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MATHEMATICS

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Americaâ&#x20AC;&#x2122;s schools are working to provide higher quality instruction than ever before.

The way we taught students in the past simply does not prepare them for the higher demands of college and careers today and in the future. Your school and schools throughout the country are working to improve teaching and learning to ensure that all children will graduate high school with the skills they need to be successful. In mathematics, this means three major changes. Teachers will concentrate on teaching a more focused set of major math concepts and skills. This will allow students time to master important ideas and skills in a more organized way throughout the year and from one grade to the next. It will also call for teachers to use rich and challenging math content and to engage students in solving real-world problems in order to inspire greater interest in mathematics.

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In grade seven, students will further develop their understanding of rates and ratios, using tables, graphs, and equations to solve real-world problems involving proportional relationships. Students will also work on quickly and accurately solving multi-step problems involving positive and negative rational numbers—any number that can be made by dividing one integer by another, such as ½, 0.75, or 2. Additionally, students will expand their knowledge of geometry and apply the properties of operations to solve real world problems involving the measurement of multi-dimensional objects. Activities in these areas will include: •D  etermining whether two quantities are in a proportional relationship and using knowledge of rates, ratios, proportions, and percentages to solve multi-step problems • Identifying the unit rate of change (the constant rate at which the value of a variable changes) in tables, graphs, equations, and verbal descriptions •C  alculating the unit rates associated with ratios of fractions, including quantities measured in different units (for example, the ratio of ½ a mile for every ¼ of an hour means that you travel 2 miles in an hour) • S olving problems using equations to find the value of one missing variable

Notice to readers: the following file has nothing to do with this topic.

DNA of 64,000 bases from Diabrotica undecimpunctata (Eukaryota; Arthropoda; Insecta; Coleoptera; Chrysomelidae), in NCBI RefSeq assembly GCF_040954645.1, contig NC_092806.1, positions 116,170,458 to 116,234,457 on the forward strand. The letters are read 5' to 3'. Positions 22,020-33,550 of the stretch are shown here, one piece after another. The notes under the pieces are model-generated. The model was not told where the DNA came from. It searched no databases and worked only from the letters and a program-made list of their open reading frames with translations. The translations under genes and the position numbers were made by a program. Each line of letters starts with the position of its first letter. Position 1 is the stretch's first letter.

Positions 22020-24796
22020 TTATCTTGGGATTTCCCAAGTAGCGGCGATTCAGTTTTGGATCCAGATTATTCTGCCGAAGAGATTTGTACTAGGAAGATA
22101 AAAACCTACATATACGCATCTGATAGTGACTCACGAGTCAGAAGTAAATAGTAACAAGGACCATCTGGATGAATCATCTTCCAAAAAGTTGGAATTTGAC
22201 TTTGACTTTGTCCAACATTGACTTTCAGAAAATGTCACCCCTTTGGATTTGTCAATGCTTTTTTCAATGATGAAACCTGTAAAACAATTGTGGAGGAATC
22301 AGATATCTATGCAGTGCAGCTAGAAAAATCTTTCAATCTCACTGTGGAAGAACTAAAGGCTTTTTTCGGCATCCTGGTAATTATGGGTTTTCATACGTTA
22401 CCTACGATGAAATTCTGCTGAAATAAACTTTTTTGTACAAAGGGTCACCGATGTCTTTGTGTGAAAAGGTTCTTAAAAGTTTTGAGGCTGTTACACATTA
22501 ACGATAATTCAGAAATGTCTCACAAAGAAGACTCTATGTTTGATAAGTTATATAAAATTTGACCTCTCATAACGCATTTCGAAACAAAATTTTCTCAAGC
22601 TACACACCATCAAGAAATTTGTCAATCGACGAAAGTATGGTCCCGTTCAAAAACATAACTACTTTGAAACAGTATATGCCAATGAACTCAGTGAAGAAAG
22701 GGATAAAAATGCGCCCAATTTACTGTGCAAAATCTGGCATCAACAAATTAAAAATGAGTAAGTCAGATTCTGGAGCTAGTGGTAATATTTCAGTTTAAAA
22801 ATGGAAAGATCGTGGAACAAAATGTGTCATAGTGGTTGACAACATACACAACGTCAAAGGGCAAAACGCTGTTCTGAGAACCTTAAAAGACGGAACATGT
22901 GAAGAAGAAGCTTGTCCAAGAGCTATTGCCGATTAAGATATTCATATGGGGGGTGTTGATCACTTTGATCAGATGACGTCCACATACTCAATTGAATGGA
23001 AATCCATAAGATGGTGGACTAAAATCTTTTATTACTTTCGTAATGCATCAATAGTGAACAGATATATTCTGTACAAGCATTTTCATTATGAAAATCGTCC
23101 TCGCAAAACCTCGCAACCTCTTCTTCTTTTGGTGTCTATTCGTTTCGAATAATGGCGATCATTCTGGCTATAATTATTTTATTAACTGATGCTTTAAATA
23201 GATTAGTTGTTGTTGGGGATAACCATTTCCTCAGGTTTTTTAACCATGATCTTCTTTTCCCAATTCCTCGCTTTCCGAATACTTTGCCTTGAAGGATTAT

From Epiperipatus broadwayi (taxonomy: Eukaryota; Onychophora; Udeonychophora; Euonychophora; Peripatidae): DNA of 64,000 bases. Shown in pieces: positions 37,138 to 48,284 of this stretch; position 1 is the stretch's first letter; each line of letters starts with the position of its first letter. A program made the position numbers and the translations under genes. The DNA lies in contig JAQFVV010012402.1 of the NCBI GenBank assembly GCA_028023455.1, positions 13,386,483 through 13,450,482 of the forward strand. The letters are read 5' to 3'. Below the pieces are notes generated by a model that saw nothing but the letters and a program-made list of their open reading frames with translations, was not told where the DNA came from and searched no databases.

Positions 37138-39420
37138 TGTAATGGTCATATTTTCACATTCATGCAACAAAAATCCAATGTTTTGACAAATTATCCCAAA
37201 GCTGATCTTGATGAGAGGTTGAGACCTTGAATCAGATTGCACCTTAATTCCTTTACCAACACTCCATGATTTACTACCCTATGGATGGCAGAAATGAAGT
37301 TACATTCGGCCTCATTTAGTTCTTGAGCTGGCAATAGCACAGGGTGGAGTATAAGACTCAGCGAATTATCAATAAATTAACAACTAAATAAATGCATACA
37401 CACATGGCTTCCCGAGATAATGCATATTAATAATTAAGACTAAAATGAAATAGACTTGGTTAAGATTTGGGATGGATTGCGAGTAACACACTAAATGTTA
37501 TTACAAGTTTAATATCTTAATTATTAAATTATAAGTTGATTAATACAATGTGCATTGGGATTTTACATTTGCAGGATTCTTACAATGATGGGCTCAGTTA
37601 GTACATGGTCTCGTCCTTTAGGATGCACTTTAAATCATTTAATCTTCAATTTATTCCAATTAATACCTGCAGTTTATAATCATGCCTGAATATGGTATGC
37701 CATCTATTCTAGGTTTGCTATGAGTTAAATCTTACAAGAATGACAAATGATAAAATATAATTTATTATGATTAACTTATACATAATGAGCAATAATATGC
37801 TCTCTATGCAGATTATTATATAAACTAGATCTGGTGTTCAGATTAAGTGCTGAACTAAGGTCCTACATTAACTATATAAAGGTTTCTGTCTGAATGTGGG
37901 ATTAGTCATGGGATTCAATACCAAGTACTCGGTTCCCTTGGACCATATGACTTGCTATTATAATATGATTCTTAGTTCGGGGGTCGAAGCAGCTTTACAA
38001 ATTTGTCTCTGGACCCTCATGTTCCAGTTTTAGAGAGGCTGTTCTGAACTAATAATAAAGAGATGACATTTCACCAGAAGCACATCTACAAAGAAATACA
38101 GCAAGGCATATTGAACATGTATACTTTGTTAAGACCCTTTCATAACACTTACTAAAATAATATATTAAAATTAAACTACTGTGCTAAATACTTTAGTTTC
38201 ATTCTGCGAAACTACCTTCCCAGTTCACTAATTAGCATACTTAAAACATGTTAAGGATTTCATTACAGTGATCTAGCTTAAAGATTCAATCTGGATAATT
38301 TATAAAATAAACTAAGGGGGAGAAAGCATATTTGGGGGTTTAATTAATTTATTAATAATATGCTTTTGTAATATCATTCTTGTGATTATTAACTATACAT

An equation is a mathematical statement where letters (known as variables) are used to represent unknown numbers, such as 2x + 6 = 12. An expression is an open-ended sentence, such as 2x + 6 or 5-y. In this expression, the variables are “x” and “y.”

•A  pplying the properties of operations to generate equivalent mathematical expressions • S olving multi-step word problems by adding, subtracting, multiplying, and dividing positive and negative rational numbers in any form (including whole numbers, fractions, or decimals) •U  nderstanding that numbers cannot be divided by 0 • Converting rational numbers to decimals using long division •D  escribing situations in which positive and negative quantities combine to make 0 • F inding the area of two-dimensional objects and the volume and surface area of three-dimensional objects

Don’t be afraid to reach out to your child’s teacher—you are an important part of your child’s education. Ask to see a sample of your child’s work or bring a sample with you. Ask the teacher questions like: • Where is my child excelling? How can I support this success? • What do you think is giving my child the most trouble? How can I help my child improve in this area? • What can I do to help my child with upcoming work?

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Here are just a few examples of how students will learn about and work with expressions and equations in grade seven Grade Six Mathematics

• Write and evaluate numerical expressions involving whole number exponents (such as 5+32)

• Re-write an expression in different forms to show different solutions to a problem or how quantities are related

•K  now and apply the properties of integer exponents (positive numbers, negative numbers, or 0) to write equivalent expressions (such as 42 • 43 = 45, where “•” means to multiply)